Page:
D’Aries: I think I hesitated the most when I began to write about myself. When I was growing up, I hardly read. But as I got older, I read Raymond Carver and Tobias Wolff and Ernest Hemingway and reading their stories was like watching my uncle suck the marrow out of rib bones. These guys didn’t give you much. So for a while, I felt strongly that the scene itself was enough. No reflection. No exposition. I think I was still uncomfortable with memoir itself and didn’t want to bog the story down with me, me, me. But slowly, very slowly, I realized that I could do both. Keep the scene subtle yet also lay down a road map for the reader to follow. The book has a lot to do with masculinity and femininity, and I think the bare-bones scenes I wrote was an attempt to write in a macho way and the digressions and questions (the parts I often edited out) were too flowery and feminine. A lot of the book is about me asking questions, questioning masculinity and gender roles and sexuality and all the things that men like my father summed up as “Well, it is what is.” Marrying a feminist from a strong family of women exposed me to different viewpoints. I began to no longer be satisfied with flippant answers.

So, back to the question: It took me some time to feel like it was NECESSARY to show my mind at work on the page, to write thoughts and reflection and questions. To doubt myself. To second guess myself. To allow myself to hint at things I don’t know about my family. I also realized I couldn’t dig into other people’s lives unless I was willing to unearth my own. My family has always read my work and my father was very willing to be interviewed by me. At many points I felt: Wow, all I had to do was ask.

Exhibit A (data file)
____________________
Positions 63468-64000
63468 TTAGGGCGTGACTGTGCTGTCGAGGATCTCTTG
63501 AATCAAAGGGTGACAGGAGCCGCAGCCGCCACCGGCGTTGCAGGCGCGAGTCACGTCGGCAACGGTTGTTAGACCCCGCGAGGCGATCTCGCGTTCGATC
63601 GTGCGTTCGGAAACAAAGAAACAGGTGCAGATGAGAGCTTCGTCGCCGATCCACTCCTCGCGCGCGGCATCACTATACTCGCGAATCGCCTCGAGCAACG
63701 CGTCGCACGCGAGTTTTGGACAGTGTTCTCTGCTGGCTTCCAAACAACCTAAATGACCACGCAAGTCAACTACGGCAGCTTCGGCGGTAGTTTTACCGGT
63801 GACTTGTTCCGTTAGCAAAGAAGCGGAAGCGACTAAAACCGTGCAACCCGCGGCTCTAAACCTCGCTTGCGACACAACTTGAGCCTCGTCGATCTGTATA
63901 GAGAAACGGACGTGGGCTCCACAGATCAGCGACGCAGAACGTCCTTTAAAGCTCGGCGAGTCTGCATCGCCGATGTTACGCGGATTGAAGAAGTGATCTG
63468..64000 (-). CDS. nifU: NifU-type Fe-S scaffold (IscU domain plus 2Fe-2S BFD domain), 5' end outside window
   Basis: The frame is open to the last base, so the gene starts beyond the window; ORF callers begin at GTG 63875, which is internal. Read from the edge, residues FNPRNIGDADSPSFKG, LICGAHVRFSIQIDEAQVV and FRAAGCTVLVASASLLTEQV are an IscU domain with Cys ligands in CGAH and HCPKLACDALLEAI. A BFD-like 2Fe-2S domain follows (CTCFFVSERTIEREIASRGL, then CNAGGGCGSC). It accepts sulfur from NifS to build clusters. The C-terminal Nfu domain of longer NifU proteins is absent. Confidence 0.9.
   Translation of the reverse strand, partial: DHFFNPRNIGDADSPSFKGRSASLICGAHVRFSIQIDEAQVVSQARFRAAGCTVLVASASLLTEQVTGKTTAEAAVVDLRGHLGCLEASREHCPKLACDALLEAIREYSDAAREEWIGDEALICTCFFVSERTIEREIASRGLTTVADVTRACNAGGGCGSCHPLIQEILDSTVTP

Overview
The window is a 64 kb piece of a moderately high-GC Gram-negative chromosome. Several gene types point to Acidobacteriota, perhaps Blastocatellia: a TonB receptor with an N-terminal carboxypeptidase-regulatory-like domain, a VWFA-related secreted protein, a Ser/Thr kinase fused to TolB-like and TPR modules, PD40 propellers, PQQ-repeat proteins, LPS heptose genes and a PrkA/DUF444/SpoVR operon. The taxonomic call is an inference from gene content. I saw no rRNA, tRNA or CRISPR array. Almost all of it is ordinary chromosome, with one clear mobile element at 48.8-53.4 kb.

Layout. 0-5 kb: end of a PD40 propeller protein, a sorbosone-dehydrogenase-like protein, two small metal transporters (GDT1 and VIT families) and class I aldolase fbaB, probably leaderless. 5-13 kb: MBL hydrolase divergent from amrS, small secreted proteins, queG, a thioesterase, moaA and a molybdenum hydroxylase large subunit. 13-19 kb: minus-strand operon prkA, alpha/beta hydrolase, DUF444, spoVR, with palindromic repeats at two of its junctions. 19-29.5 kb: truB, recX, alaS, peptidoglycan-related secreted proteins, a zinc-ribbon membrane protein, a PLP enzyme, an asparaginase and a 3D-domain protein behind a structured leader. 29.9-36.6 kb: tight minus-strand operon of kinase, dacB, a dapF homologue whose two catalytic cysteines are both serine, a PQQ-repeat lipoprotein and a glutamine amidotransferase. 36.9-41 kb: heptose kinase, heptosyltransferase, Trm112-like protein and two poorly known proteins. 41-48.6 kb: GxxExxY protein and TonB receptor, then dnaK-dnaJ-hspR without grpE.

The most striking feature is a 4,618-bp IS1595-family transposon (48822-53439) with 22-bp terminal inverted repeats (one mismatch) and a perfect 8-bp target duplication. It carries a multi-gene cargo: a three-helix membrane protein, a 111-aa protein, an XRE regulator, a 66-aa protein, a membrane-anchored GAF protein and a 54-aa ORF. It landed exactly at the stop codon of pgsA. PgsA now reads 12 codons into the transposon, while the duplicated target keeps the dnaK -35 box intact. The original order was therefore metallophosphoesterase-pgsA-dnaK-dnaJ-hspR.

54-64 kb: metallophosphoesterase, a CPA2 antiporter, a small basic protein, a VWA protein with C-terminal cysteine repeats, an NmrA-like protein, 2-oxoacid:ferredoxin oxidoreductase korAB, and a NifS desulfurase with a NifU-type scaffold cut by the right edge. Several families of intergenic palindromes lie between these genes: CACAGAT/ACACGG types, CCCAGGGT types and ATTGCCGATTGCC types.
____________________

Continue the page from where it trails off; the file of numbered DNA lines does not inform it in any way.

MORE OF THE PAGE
Goodjohn: Sue Silverman says, “What shrinks readership is the failure of writers to take emotional and stylistic risks.” What is the grandest emotional and/or stylistic risk you’ve taken in your writing?

D’Aries: I think writing about me and my wife Vanessa was a risk for me. Some of the things I write about were and are sore spots in our relationship, those topics couples skate around when someone breaches the subject. But I didn’t want that. I didn’t want to accept that married couples are supposed to act a certain way.

Goodjohn: You work or have worked as an Instructor inside the Corrections system. Can you tell us a little about that and whether that experience has had any impact on your own writing or on your outlook on writing?

D’Aries: Because the book deals with how men express themselves, often times non-verbally, I think the way my students at the prison are silenced had an impact on me. I teach basic literacy, many guys can hardly read or write. I encourage them to talk in my class, share their opinions. It’s hard, at first. Like learning another language. But most of the time, at one point or another, they’ll open up. I think there are different levels of silence, how we communicate with others and ourselves. What’s interesting is the scene in the book about my classes is dialogue-driven. Our discussions are loud and the personalities in class are all over the map. Some of the toughest men I’ve met have been scared off by three-syllable words.